• Olympic: Three Parks in One


    National Park Washington

There are park alerts in effect.
show Alerts »
  • Madison Falls Trail Closed for Repairs Beginning July 7

    The one-tenth mile Madison Falls Trail and trailhead parking lot located in Elwha Valley will close to public entry beginning on Monday, July 7 while crews make improvements and repairs.

  • Spruce Railroad Trail Improvements to Begin August 5

    Spruce Railroad Trail will be closed from the Lyre River TH to approximately 0.25 miles east of Devil’s Punchbowl. Work is expected to be completed by the end of October. The remainder of the trail will be accessible from the Camp David Jr. Road TH. More »

  • Safety Advisory: Mountain Goats

    NPS has received reports of aggressive mountain goats near trails at Hurricane Ridge, Royal Basin, Seven Lakes Basin, Lake of the Angeles, & Grand Pass. Visitors are required to maintain a distance of at least 50 yards from all wildlife. More »

  • Safety Advisory: Rabies

    Rabies has been detected in a single bat in the Lake Crescent area of the park. Rabies exposure is extremely rare, but fatal if untreated. Anyone observing unusual or aggressive behavior among park wildlife should inform a park ranger as soon as possible. More »

Help Stop the Spread of Invasive Species

Japanese Knotweed

This Japanese knotweed excluded native species before removal.

NPS Photo

Nonnative Species

Some nonnative species can be harmful to native species (including endangered species), natural ecosystems, or even human health. Nonnatives are also called "exotics" or "alien."

For example, nonnative Himalayan blackberries picked by campers and left behind in the park could sprout and eventually smother native shrubs like huckleberry or salal.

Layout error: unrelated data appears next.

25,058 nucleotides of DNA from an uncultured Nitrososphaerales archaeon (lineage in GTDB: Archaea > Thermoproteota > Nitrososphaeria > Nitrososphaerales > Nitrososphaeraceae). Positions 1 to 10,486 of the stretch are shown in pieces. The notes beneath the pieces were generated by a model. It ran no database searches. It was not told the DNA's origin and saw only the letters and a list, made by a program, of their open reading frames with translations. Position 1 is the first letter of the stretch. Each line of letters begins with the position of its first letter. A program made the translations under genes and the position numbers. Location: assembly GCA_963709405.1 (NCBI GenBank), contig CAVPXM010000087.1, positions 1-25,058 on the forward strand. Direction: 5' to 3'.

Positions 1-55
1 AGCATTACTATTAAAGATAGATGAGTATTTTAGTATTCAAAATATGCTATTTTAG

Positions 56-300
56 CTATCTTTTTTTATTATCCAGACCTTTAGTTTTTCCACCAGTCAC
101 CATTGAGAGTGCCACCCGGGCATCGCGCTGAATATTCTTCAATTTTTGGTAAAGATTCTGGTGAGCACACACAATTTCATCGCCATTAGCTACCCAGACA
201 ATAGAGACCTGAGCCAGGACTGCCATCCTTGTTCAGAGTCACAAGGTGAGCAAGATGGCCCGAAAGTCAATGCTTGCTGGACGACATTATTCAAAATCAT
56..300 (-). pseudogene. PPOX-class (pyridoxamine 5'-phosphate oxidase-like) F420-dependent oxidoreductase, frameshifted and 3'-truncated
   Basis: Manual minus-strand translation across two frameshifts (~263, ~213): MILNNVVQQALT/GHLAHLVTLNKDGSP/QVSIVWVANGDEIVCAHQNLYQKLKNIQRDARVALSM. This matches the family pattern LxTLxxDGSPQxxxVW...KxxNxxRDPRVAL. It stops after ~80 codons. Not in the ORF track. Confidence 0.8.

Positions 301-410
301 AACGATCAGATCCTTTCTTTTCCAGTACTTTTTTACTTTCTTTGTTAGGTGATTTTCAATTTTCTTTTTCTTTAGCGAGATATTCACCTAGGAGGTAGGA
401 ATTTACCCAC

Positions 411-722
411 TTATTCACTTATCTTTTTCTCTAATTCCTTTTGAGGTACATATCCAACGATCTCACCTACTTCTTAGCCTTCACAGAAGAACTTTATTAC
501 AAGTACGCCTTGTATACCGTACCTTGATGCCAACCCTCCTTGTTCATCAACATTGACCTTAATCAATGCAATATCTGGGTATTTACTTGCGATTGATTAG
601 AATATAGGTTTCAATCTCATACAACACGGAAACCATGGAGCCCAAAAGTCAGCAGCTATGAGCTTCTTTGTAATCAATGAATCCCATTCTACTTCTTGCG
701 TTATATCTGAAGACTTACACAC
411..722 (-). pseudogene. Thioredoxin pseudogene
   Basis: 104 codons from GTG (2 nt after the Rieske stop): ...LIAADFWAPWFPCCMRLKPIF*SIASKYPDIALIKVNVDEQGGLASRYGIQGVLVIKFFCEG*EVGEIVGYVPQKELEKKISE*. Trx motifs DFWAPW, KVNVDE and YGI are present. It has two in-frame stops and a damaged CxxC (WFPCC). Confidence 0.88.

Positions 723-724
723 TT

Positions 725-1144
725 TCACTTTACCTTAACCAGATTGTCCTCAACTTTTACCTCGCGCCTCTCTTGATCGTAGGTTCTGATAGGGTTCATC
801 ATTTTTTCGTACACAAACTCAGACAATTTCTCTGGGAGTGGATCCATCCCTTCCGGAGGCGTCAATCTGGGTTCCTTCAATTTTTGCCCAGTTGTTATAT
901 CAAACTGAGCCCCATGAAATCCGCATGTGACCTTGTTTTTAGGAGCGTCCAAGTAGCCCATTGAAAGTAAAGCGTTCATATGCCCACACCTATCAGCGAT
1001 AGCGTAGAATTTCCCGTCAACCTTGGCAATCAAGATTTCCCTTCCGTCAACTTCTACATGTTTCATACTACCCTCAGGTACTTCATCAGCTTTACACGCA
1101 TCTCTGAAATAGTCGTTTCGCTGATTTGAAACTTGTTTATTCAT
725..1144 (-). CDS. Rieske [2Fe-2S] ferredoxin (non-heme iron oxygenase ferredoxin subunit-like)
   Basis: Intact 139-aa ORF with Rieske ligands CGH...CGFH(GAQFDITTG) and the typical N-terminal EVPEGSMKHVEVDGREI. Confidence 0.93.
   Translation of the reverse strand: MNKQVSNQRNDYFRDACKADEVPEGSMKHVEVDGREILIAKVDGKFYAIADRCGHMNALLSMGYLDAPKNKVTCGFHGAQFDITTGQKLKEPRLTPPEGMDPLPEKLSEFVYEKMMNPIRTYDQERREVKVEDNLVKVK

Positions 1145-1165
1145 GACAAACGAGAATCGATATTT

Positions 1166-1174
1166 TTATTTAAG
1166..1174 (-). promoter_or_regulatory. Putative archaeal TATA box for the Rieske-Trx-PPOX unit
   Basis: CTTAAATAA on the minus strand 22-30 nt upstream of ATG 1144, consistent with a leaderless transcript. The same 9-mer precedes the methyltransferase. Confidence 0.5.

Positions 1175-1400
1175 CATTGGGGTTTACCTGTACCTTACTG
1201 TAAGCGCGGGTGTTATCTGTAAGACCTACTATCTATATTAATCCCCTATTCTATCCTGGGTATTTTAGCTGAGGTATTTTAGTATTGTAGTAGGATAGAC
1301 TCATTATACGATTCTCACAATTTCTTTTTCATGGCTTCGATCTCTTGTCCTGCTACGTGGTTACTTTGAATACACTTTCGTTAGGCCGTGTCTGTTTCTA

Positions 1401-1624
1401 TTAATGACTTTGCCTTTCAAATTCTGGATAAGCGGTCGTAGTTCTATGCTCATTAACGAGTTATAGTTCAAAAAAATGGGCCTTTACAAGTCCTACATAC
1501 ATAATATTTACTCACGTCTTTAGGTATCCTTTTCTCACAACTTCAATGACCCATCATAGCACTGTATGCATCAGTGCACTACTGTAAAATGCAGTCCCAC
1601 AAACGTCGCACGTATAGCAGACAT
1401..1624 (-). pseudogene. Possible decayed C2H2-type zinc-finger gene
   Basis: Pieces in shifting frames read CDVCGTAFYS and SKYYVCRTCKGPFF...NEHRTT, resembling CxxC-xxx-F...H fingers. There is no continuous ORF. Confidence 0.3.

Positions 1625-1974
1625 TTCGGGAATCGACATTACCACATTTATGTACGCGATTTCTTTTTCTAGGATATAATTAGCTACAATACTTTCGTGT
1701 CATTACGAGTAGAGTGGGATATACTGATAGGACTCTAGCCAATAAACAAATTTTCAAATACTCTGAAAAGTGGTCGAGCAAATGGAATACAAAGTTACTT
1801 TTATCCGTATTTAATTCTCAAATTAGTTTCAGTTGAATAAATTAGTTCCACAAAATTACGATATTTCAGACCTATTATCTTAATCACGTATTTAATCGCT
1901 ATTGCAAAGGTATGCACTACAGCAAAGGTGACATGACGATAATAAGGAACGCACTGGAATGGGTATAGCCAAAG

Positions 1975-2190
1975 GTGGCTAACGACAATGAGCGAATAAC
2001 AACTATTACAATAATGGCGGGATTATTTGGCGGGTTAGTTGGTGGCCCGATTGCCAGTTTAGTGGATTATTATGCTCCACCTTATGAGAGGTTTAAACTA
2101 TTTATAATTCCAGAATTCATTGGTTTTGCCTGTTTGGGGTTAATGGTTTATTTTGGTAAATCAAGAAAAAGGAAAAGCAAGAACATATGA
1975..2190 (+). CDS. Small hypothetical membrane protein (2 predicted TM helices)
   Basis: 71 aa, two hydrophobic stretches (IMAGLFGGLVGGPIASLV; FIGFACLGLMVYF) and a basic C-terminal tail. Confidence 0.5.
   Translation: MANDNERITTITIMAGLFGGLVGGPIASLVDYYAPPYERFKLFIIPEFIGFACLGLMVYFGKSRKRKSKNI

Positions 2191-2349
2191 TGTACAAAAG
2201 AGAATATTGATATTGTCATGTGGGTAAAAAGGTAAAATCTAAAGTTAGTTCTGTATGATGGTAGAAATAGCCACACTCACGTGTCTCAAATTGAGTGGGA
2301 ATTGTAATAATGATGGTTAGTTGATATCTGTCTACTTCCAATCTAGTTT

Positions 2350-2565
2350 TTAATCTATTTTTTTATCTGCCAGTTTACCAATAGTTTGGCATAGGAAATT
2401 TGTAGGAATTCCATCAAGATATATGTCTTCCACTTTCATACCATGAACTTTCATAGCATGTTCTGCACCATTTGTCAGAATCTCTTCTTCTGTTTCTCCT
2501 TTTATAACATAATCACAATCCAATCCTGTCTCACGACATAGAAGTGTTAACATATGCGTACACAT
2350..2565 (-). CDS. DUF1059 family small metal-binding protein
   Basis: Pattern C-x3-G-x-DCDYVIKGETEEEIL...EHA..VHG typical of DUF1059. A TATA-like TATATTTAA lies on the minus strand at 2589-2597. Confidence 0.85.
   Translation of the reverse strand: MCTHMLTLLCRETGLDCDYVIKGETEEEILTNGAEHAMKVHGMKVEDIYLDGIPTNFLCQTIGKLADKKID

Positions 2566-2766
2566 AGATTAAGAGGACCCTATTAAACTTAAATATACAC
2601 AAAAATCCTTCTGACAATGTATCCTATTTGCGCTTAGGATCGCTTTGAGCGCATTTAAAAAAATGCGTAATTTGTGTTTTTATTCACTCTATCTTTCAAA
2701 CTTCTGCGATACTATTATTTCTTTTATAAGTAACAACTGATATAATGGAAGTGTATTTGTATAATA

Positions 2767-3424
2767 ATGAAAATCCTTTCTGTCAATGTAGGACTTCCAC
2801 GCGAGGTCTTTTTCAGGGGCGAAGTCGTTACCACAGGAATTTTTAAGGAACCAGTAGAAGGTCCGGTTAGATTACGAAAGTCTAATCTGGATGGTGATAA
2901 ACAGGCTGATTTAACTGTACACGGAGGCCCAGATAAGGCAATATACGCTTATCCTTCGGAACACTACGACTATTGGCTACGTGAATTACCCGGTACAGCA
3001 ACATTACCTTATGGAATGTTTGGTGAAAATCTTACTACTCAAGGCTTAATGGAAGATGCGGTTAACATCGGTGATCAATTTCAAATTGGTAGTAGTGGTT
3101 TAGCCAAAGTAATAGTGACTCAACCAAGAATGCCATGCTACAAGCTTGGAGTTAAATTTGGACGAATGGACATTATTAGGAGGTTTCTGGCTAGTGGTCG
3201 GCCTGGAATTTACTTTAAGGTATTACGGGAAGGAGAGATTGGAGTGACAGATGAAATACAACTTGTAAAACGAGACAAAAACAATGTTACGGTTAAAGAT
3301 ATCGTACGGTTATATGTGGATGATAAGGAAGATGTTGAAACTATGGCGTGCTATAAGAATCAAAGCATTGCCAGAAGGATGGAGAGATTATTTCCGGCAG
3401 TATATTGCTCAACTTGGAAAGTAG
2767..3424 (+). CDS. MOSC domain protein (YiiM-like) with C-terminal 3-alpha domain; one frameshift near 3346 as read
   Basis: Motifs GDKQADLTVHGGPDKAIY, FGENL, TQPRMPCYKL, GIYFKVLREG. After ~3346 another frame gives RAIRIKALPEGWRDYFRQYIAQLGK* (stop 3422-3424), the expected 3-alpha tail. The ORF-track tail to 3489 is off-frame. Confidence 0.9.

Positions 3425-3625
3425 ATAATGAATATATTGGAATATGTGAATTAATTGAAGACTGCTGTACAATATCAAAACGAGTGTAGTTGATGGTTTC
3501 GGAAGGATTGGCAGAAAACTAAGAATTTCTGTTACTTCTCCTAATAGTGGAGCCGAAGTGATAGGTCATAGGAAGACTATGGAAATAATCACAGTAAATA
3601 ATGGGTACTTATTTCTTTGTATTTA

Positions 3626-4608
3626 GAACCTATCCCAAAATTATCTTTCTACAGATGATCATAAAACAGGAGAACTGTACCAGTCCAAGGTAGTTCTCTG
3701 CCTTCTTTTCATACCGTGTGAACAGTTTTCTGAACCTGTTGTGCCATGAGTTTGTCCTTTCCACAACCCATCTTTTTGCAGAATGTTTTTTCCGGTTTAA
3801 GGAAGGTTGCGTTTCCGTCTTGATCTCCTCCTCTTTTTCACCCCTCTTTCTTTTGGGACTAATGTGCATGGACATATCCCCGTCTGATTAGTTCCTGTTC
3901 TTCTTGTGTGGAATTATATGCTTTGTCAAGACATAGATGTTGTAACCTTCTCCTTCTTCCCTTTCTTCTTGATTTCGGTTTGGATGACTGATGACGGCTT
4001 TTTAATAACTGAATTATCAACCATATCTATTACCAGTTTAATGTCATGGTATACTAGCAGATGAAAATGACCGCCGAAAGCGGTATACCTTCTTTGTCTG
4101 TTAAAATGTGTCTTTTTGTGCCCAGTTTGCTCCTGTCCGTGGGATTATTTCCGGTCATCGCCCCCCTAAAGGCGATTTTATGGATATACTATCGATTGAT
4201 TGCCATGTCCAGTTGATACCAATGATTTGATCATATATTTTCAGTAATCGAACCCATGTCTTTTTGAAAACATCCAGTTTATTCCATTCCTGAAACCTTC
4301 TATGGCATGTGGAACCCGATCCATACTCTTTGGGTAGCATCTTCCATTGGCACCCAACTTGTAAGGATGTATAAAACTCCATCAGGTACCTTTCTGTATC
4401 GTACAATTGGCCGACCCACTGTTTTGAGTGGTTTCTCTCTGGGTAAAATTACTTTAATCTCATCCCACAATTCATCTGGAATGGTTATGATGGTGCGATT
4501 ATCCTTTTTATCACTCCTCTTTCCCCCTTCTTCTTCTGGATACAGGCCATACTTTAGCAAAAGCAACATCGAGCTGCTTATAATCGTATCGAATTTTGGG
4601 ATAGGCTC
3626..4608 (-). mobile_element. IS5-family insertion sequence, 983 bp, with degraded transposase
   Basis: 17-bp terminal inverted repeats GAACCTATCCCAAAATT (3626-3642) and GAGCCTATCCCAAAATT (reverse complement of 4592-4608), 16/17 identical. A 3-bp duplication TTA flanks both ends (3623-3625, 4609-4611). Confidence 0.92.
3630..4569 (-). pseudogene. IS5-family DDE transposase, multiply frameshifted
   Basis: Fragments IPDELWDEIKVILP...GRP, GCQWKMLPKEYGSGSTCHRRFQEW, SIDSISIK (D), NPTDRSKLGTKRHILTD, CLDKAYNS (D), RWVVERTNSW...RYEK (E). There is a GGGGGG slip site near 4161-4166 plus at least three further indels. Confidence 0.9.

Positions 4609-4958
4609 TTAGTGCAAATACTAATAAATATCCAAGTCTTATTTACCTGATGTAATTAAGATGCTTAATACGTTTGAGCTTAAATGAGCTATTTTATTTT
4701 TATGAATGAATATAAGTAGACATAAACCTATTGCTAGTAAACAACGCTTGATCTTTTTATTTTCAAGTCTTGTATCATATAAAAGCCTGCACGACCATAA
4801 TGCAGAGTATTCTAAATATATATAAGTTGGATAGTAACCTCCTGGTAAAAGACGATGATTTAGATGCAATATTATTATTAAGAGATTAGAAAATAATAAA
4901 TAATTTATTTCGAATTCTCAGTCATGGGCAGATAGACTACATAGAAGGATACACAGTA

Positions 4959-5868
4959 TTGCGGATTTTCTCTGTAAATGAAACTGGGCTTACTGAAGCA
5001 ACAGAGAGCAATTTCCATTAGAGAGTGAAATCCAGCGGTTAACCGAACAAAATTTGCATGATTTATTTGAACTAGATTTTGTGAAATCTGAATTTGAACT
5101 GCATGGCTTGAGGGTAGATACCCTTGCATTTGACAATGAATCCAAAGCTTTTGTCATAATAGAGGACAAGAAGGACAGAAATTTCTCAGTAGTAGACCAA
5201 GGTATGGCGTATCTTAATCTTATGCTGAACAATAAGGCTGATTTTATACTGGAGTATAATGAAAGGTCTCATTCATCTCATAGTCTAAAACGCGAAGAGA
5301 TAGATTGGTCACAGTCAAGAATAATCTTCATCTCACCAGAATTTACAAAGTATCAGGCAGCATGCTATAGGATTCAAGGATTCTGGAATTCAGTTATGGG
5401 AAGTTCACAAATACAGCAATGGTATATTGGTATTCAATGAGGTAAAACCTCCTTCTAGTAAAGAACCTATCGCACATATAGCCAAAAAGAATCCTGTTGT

Harmful or aggressive nonnative species, like Himalayan blackberry or Japanese knotweed, are called "invasive."

Invasive Exotic Plants

Invasive exotic plants, also called "noxious weeds," are a serious threat to wild lands (other serious threats include habitat degradation and global warming).

We can slow the spread of weeds with help from visitors like you.

Spreading blackberry seeds

Some invasive plant seeds can easily latch onto shoes or clothes, like these dried berries from thorny Himalayan blackberry.

NPS Photo

How You Can Help!

During your visit to Olympic National Park keep the following tips in mind to avoid transporting seeds
or plant parts to new locations:

  • Before traveling to or around Olympic,
    clean or brush off your:

    hoes and clothes
    Pets and stock
    Vehicles and tires
    Any other equipment that can carry seeds or plants
  • Pack out all trash and food
    (don’t throw that fruit seed into the woods!)
  • Learn how to identify the worst seven Invasive Plants in Olympic.
  • Try to Leave No Trace. Not only will you prevent the spread of weeds, but you will also help preserve the health and beauty of Olympic National Park.
Scot's Broom

Scot's broom removal in the Elwha.

NPS Photo

Want to do more?

In the Park:

At home:

  • When gardening or doing construction projects:

    Clean all equipment of plant material and use weed-free gravel or soil.

    Avoid compacting soil, tilling, or otherwise disturbing the soil. Replant, mulch, or cover disturbed or bare areas. Maintain closed forest canopy as much as possible.
  • Report weeds outside the Park to your local County Weed Control Board (See Invasive Plant Resources). The earlier weeds are treated, the better the chance of control.

Did You Know?


Although related to other marmots and groundhogs of North America, the Olympic marmot is unique. An endemic species, it is found only in the Olympic Mountains. Visitors to the high country of Olympic National Park may be lucky enough to encounter a marmot sunning itself near its burrow.